Day 3 In My New World

Let me start off by saying I am grateful for family.

Now that I have officially left home for the first time, successfully traveled internationally on my own for the first time – switched flights successfully and gone through a three-hour long immigration – and basically just experienced a bunch of other first times – I feel a bit weird.

As if there is a rope tied around my waist, but its connecting me to nothing anymore.

I’m definitely not experiencing the full effects of moving abroad yet because I had family a few hours from where my college is, and they were kind enough to take care of me for a few days before international student orientation.

breakfast view

I’ve never met these relatives before, but I feel so at home. Day 3 is going good so far and I didn’t have to deal with too much jet lag. There was definitely exhaustion after the 48 hours of no sleep while I was traveling, but I made up for some of that with 11 hours of sleep at night, all according to US timings. That was a win.

And while I am recording my first few days’ experience here, can I just say my favorite part is the TREES? I did not expect that.  I’m in a cute town in New Jersey, and all I stared at on the drive from JFK Airport to New Jersey was the greenery. Also let me put it out there that the spaced-out roads and open space reminded me of Islamabad and the greenery was somewhat like Lahore. The traffic was like a more civilized version of what I endured on roads in Karachi for the past couple of years.

Other noteworthy things include:

  • JFK airport staff is surprisingly unhelpful even if they see you are close to tears because you haven’t slept in 36 hours, just came out of a three hour immigration line where you were fighting to stay awake, and can’t find your luggage and are terrified you will have no clothes for college and collapse in exhaustion. They are quite unhelpful and tell you to wait for someone from your airline to attend to you. Even if you have to wait the whole damn night (I’m assuming.)
  • JFK TSA (if that’s who they were) folk are nice to you if you look half-asleep and like a weakling who can’t shove your baggage onto the security ramp.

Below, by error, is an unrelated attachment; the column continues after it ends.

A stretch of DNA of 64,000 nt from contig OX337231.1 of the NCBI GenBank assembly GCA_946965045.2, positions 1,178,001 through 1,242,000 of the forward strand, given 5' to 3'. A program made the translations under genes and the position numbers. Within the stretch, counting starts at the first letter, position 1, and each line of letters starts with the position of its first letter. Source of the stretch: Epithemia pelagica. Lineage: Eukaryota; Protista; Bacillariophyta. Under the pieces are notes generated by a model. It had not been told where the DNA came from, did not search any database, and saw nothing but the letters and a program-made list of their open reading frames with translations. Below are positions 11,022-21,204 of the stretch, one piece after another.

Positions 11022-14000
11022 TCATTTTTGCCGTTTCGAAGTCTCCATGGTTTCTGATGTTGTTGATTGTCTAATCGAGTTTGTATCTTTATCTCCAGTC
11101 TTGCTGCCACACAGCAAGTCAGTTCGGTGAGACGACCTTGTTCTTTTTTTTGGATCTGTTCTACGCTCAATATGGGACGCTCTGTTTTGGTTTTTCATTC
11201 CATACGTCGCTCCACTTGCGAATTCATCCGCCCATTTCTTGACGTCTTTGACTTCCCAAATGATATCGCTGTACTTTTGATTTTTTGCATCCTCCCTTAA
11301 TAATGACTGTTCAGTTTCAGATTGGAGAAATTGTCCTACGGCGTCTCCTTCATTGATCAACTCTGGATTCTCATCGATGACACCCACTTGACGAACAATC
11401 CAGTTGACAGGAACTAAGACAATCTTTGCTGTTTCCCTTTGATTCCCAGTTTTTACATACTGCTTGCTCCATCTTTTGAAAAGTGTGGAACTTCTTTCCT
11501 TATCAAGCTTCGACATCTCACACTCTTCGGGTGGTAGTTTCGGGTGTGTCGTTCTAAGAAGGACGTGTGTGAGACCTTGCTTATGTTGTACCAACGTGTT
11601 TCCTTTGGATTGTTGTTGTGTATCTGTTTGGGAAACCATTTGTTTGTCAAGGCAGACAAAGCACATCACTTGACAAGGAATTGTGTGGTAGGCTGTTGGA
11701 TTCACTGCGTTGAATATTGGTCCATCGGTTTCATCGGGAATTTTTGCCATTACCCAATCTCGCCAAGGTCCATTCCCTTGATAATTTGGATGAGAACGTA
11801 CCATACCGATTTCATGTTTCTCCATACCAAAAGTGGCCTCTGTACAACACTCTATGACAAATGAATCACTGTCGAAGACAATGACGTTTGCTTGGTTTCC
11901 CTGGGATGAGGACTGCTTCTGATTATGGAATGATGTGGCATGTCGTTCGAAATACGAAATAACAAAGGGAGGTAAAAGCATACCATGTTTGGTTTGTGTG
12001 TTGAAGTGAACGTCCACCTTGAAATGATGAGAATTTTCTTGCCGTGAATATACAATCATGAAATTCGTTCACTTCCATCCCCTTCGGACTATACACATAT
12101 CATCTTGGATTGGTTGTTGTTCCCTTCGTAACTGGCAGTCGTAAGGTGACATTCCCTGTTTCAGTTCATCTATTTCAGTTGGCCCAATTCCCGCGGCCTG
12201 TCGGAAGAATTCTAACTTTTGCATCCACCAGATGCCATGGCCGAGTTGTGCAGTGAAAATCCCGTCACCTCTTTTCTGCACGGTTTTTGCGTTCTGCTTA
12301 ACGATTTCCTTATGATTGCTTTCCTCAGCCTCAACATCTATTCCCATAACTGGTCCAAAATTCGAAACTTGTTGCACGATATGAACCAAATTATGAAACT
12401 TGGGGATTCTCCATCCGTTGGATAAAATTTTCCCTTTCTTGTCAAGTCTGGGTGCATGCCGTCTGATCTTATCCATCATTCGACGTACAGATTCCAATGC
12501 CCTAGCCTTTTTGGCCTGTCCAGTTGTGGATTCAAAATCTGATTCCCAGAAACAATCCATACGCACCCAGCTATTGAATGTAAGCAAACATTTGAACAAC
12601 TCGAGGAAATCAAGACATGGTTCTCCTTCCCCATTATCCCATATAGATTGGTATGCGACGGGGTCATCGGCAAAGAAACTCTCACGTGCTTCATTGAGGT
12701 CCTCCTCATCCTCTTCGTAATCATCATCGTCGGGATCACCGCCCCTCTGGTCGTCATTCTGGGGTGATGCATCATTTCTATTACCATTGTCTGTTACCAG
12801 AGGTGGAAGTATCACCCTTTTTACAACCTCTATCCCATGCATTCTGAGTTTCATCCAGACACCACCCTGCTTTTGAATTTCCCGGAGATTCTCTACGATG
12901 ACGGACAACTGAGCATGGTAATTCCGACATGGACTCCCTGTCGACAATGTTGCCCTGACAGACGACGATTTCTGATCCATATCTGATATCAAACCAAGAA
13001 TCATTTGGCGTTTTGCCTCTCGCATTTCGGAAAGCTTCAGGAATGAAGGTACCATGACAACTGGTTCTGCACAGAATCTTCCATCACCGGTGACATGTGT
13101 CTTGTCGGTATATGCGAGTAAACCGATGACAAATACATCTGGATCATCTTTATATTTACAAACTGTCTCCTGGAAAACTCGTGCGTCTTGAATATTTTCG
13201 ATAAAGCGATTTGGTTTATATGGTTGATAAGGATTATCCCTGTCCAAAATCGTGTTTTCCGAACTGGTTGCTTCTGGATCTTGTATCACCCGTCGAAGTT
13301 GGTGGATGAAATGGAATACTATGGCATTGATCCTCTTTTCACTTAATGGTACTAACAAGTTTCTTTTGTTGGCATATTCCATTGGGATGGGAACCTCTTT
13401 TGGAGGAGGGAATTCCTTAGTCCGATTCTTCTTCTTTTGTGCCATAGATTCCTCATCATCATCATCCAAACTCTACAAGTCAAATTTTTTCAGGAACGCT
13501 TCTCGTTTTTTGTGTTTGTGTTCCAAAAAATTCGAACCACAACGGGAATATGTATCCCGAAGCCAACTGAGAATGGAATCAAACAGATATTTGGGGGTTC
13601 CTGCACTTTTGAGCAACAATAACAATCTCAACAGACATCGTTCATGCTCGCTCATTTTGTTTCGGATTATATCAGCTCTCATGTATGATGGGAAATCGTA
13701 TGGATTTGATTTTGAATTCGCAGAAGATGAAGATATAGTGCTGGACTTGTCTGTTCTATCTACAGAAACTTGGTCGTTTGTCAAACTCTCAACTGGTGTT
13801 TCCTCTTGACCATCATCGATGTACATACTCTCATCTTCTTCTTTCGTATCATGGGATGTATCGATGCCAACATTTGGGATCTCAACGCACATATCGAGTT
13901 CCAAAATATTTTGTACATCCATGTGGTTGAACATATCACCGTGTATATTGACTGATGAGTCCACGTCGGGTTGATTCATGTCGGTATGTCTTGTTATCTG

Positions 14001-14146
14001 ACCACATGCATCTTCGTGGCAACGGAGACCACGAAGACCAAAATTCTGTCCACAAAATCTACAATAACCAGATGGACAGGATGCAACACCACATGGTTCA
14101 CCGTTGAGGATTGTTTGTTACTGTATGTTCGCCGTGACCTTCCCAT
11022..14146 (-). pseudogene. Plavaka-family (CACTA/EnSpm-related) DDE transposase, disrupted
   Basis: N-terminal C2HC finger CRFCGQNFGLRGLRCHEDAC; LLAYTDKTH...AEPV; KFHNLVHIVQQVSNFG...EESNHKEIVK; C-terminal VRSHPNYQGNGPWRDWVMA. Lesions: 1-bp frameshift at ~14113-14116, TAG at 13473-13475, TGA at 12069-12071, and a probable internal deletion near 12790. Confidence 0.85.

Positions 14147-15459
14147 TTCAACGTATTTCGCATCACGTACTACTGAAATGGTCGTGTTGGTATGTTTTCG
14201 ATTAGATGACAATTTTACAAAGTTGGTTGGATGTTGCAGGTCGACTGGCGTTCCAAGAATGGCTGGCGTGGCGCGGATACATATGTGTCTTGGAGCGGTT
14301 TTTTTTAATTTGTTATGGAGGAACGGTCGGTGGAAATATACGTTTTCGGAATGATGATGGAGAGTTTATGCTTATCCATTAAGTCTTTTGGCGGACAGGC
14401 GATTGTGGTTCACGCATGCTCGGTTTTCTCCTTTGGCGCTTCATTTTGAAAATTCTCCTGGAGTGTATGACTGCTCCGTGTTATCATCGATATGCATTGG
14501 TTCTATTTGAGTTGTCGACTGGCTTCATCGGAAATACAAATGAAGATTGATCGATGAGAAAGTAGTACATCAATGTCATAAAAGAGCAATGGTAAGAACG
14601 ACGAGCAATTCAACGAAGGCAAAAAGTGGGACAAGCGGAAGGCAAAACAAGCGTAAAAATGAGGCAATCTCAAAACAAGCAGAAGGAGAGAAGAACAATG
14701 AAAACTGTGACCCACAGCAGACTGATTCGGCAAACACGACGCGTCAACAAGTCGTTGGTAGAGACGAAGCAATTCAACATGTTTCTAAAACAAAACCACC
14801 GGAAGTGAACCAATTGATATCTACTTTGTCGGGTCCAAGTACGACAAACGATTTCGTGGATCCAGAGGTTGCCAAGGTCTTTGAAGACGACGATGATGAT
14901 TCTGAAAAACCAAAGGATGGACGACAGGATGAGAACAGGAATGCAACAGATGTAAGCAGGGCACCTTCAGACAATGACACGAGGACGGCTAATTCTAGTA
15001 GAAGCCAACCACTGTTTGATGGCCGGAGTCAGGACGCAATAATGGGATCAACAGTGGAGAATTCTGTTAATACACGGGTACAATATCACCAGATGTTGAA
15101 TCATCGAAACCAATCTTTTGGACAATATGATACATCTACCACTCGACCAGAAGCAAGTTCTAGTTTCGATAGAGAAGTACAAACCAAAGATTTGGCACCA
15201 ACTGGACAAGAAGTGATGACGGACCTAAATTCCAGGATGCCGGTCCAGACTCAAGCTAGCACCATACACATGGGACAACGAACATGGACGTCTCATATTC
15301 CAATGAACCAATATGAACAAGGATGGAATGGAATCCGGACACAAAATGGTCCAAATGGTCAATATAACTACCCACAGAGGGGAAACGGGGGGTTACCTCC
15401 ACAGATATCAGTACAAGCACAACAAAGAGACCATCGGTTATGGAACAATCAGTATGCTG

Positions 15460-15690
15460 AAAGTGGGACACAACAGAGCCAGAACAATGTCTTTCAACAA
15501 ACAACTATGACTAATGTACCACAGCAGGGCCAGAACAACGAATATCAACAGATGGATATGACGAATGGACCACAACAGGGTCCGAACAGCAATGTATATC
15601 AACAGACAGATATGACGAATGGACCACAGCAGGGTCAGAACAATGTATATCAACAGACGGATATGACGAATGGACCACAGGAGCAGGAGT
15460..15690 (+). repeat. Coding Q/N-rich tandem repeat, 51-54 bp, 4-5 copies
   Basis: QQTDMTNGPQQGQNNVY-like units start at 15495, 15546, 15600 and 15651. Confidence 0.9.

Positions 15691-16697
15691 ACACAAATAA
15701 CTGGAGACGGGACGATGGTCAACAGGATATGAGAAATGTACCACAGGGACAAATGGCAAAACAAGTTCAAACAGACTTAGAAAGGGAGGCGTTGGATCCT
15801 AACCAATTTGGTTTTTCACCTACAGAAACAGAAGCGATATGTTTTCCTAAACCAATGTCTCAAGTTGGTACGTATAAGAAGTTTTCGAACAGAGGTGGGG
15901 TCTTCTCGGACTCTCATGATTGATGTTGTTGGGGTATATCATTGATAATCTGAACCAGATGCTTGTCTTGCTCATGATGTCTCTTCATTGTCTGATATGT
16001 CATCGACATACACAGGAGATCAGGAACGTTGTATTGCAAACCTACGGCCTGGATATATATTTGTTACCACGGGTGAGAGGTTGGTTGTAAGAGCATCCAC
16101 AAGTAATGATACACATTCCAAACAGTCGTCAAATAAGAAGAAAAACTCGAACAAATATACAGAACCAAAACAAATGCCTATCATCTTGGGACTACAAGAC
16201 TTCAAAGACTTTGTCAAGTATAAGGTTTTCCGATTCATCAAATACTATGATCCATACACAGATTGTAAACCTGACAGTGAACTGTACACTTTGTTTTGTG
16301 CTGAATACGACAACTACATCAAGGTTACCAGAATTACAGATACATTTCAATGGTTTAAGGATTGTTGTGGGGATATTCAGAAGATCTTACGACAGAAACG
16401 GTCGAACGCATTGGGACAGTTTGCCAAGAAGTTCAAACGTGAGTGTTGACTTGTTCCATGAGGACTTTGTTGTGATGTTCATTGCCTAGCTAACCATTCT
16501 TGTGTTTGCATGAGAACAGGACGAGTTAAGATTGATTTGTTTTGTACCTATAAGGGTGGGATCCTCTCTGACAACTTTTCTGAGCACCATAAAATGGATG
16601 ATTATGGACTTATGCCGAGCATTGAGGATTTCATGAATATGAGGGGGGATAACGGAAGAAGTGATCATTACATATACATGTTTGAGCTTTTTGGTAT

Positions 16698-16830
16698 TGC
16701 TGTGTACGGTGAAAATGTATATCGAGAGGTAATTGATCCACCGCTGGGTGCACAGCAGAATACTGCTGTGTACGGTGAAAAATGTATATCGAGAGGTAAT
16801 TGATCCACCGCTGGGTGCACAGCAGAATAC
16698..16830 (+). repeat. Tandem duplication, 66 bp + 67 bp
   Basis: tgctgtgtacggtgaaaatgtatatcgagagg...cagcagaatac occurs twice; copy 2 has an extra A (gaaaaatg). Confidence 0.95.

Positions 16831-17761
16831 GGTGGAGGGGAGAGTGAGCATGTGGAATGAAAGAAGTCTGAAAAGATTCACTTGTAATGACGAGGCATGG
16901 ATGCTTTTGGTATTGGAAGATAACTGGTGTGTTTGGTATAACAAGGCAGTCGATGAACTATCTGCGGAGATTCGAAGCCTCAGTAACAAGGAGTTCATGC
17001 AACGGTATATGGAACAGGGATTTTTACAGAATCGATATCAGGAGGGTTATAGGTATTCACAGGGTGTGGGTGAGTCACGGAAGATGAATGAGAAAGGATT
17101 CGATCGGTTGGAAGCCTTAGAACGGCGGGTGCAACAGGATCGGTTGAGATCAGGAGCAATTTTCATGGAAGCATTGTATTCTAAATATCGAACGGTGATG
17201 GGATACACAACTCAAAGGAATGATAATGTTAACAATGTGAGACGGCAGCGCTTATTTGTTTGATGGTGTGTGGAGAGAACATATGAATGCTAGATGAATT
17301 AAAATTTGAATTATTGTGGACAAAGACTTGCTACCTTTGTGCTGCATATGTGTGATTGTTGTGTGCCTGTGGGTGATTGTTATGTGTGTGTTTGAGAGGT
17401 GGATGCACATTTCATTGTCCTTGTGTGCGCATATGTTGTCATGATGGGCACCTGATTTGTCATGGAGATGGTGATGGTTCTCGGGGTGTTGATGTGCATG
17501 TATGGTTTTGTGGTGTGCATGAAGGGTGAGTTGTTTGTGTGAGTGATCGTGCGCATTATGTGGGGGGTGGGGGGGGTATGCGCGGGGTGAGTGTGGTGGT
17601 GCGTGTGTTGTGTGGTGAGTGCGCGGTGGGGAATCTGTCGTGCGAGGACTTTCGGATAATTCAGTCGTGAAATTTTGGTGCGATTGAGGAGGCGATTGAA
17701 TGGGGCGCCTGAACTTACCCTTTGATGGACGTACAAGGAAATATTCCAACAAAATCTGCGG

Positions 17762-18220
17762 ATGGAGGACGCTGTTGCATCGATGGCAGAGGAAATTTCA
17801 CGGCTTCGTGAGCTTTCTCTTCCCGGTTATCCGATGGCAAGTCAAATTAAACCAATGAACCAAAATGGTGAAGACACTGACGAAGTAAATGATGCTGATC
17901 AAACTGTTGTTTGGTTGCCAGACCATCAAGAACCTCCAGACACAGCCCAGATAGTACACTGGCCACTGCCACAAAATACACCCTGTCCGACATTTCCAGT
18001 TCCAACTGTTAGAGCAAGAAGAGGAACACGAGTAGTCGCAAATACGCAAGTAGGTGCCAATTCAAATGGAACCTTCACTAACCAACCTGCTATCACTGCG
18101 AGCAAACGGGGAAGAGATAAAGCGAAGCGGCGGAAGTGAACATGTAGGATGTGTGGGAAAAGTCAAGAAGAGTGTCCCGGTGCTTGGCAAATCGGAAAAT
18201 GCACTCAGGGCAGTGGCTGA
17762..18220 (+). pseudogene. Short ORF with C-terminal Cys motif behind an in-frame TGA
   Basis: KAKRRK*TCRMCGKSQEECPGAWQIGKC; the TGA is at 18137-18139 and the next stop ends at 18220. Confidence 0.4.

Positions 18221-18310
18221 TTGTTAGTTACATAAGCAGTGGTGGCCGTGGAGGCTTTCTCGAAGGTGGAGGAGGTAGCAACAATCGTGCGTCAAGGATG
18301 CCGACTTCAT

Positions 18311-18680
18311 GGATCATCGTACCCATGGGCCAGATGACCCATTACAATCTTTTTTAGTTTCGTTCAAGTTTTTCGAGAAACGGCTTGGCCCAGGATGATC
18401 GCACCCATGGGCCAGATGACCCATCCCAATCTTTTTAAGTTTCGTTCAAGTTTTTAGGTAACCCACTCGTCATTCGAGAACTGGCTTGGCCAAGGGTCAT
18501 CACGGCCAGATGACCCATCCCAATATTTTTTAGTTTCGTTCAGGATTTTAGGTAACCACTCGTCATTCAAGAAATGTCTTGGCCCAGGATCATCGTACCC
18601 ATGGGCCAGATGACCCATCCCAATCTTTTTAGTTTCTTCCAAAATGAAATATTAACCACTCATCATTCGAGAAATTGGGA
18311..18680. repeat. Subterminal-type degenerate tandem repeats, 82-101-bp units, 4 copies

• It helps to have both origin times and destination times on you for at least a few hours after you land. I kept referring to my phone for US timings and to my watch for Pakistan timings and to be honest, that was all that kept me busy during immigration. Just thinking about how my parents were up at 3am back home, waiting to hear from me after immigration was done.
  • Jersey sweet corn is actually sweet.
  • All the houses and motels along the highway look like something out of a storybook or a movie, with small, raised front porches and triangular roofs from my kindergarten drawing pages.
  • I saw one of these houses and imagined a shirtless man with a paunch and rolls under his neck, staring angrily at traffic and THEN I SAW HIM TWO HOUSES DOWN. Movie depictions are real, so far. Amen.
  • The Point Pleasant beach and boardwalk is so picturesque. It would probably be wild if you were on a hallucinogenic drug or something and roamed among the arcade games and small kiosks set up.
  • Martell’s has great fried calamari finger food. I would go back there if only it served in a quieter environment where I could dig in, with a propped-up book and a view of the beach. I would probably still go back there despite the noise – God bless finger food.
  • Outdoor outlet malls are so pretty?! I don’t know the name or exact location of the one I visited but it was pretty and that’s all that’s important.
  • Sheep under your window can be quite loud if you live in a quiet neighborhood with little or no traffic.
  • THE DISCOUNTS ARE INSANE?? Remind me to grab all the discount and awards cards. Bargains are bloody thrilling. My winter boots went down from 55 bucks to $20 or something. (?!)

That should be about a good run-down of my first three days. Maybe I’ll keep updating here, just to document my transition into this new life with college and culture shocks and crazy-ass discounts.

Oh and if anyone decides to read this and lives in the US, hit me with any advice you might have for an international kid in the US!

The Little Engine Tag

I can’t remember the last time I did a tag post, or if I’ve ever done one at all. But I came across a cute little post and figured I might as well since I can’t think of anything else to write but I know I want to write something.

Also, it looked like a good way to try and engage with the WordPress community.

The Little Engine Tag 

Rules:

  1. Each answer you give to a question has to be more than two sentences long. Or at the very least, you have to make those two sentences meaningful.
  2. There will be two bonus questions at the end, that the blogger gets to change to whatever they want to ask when they nominate someone else. The first six questions, however, are set in stone.
  3. At the end you must nominate three to five other bloggers. Okay, so you don’t have to, but that would be nice if you could.

Leggo –

Continue reading “The Little Engine Tag”

GUYS! I’m going to college!

Senior year is coming to a close and I’m days away from my last ever school exams! (I still have my A-Levels to go through in May/June but-) School’s over!

Everyone is either suffering from major senioritis and not leaving their homes because no willpower or just frantically making up for lost time and getting as much hang-out time with friends as they can because we’re all heading off to college in a few months. Granted, there’s still more than four months left before we even start packing and very few of us have visas and all but still. The last thing anyone wants to do is buckle down and study but I’ve been trying.